Recent large-scale exhibitions like 'Der zerbrochene Spiegel' or 'Abenteuer Malerei' bear out the current rise of interest in painting as a medium. While some critics from time to time declare it to be dead, artists still show up, even amongst the younger generation, who give an innovative development to the historical traditions within painting. Frances Scholz is one of Germany's most highly regarded younger painters. Many of the reasons for this are inherent in her work: there's the superior way in which she links rigorous hard-edge painting with free, almost gestural forms; there's the craftsmanlike skill in execution; and the way in which she manages to combine divergent formal elements, while nonetheless managing to establish an authentic position.

Scholz' acrylic paintings frequently show an affinity with film, revealing qualities associated more with the moving picture than with the static image. The pictorial ground seems to flicker as overlaid layers of varnished paint allow the different levels to shimmer through, creating an unfathomable illusion of depth. As the various levels of the image enter into a dialogue, some colours mix, while others separate themselves out, pure in the force of their own radiation, and this suggests there is a chronological dimension to the work.

As a rule, Scholz confines the abstract forms she uses to rectangular, narrow bars, usually running vertically through the picture. The edges of these slim pictorial fields used to be clear, straight lines, but a striking feature of her current work is that they are now irregular and look as though they have been torn apart, undermining the sense of technical perfection established elsewhere. This is a conscious departure, and reduces the importance of the craft aspect in favour of direct 'spontaneity' and a more individual way of finding form. Making the creative process more explicit makes the pictures are easier to engage with.

The various pictorial levels manage to create a spatial quality of the kind normally seen in architectural remains, but which survives effortlessly without a classical perspective structure. In this respect, an analogy can be drawn between the alternating opaque and transparent areas of Scholz's paintings and the way in which glass buildings are perceived: Dan Graham's pavilions, for example, or the glass room Mies van der Rohe designed for the Weissenhof estate in Stuttgart in 1927. Here too, differently coloured glass walls and alternating transparent, semi-transparent and entirely opaque panes of glass produce a diverse range of spatial experiences for the viewer.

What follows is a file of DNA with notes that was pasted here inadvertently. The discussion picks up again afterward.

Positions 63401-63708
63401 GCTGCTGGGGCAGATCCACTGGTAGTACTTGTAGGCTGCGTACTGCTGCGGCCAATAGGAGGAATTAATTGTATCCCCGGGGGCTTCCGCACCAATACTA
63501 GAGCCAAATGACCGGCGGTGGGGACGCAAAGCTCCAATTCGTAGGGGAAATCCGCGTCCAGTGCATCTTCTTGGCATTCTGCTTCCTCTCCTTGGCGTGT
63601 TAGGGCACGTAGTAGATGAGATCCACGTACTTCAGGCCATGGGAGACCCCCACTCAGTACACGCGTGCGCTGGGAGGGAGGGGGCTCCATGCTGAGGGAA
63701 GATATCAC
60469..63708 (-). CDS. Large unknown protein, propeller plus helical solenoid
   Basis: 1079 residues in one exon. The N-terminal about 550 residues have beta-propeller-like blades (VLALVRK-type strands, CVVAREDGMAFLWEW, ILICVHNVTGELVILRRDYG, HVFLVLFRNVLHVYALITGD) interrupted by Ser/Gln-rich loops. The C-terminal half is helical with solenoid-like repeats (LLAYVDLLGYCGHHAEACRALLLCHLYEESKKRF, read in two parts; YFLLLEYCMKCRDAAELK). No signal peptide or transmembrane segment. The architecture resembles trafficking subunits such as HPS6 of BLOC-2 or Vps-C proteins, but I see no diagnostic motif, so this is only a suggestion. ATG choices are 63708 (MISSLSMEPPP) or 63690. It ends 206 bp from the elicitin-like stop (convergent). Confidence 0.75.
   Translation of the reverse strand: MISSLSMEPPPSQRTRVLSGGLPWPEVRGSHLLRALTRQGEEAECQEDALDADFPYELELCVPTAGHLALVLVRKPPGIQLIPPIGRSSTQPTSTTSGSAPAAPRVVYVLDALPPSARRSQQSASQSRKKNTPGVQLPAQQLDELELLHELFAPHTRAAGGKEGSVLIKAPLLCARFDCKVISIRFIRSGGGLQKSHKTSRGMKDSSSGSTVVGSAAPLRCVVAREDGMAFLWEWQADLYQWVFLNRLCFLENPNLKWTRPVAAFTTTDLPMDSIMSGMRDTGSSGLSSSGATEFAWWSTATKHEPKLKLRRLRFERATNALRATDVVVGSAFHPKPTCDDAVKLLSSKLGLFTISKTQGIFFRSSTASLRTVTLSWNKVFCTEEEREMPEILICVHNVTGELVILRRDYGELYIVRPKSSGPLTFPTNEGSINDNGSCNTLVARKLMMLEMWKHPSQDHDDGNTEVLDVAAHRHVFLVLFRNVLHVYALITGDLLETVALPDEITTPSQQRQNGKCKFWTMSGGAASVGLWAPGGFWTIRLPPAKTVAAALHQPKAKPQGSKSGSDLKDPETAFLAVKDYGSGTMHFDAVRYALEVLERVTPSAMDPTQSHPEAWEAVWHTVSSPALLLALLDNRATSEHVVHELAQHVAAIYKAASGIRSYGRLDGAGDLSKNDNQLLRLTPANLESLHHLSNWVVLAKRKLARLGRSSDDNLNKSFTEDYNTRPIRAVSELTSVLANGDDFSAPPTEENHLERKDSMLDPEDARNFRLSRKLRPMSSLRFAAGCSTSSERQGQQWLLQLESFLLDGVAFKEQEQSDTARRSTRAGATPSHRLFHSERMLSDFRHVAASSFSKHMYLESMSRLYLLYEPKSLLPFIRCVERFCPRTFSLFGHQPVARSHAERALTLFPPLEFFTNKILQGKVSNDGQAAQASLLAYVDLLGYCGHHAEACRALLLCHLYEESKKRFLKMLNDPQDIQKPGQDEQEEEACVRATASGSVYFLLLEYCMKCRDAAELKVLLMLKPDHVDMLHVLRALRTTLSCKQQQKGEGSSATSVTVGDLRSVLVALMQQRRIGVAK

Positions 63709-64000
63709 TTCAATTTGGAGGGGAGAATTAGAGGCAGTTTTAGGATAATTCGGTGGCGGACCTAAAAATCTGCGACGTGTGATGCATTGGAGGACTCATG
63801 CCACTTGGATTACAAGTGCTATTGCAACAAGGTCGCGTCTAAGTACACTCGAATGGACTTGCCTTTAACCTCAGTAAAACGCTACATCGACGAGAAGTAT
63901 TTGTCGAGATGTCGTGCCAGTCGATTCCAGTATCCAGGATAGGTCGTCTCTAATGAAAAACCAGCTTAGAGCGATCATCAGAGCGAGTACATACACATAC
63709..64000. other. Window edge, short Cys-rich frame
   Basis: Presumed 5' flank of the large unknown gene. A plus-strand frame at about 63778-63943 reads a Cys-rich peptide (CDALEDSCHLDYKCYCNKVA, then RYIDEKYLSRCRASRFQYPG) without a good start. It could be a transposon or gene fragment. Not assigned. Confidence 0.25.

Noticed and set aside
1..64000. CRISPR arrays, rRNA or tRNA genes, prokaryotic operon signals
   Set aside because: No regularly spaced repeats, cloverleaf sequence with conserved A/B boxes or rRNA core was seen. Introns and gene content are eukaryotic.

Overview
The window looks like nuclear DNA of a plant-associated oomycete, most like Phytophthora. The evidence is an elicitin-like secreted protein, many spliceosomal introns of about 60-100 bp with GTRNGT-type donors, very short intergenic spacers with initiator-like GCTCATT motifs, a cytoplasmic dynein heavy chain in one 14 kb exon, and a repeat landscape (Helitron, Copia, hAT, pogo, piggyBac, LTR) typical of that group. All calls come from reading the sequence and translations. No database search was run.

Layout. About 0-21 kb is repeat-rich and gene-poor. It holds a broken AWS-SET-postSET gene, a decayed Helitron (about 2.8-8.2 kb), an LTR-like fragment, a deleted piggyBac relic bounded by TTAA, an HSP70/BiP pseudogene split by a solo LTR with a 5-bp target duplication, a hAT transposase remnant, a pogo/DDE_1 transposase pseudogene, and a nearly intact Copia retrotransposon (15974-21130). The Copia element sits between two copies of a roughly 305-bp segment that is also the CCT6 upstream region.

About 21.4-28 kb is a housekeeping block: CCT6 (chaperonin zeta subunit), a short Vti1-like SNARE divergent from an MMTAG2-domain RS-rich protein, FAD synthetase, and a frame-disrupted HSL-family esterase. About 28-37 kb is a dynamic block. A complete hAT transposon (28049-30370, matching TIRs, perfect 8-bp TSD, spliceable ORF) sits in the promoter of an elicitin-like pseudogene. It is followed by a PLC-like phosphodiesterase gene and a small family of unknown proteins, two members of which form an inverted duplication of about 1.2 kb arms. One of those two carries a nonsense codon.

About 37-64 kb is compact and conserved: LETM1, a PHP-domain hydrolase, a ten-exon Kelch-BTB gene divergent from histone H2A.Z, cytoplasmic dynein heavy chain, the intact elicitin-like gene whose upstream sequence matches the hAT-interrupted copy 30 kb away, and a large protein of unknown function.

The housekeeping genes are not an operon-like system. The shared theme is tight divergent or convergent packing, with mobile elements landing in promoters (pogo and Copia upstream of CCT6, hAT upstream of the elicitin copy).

The milky, semi-transparent surfaces of Scholz's pictures function in a very similar way and inevitably occasionally create associations with glass. Its contradictory nature ­ glass can give a sense of both proximity and distance, intimacy and coolness, eloquence and reticence ­ applies equally to Scholz' work. This sense of the 'architecturalness' of painting, is also visible in the artist's ability to handle specific spatial situations. Here, the angles, roof protrusions and pillars make the atmosphere of the space very different from the white cube ambience of many galleries. Scholz addresses the potential dominance of the architecture with a series of works created specifically for the exhibition. The landscape format appears for the first time in her work, while several of the familiar portrait format paintings repeat the same basic form: two parallel horizontal lines divided by three parallel vertical lines. In their arrangement, these narrow red bars are reminiscent of a Mondrian composition, but without claiming the precision of his images. Such precision is implied in Scholz's work, but on closer inspection, irregularities and random elements relativise it ­ the painting process seems to have been interrupted. The repetition of the same motif ­ a phenomenon that usually occurs within an individual painting ­ in different pictures of various sizes creates an interplay between the individual works. In this sense, the exhibition can be read as a single piece ­ as one large picture. Its individual images exist as autonomous works, but their effect is measured throughout the installation.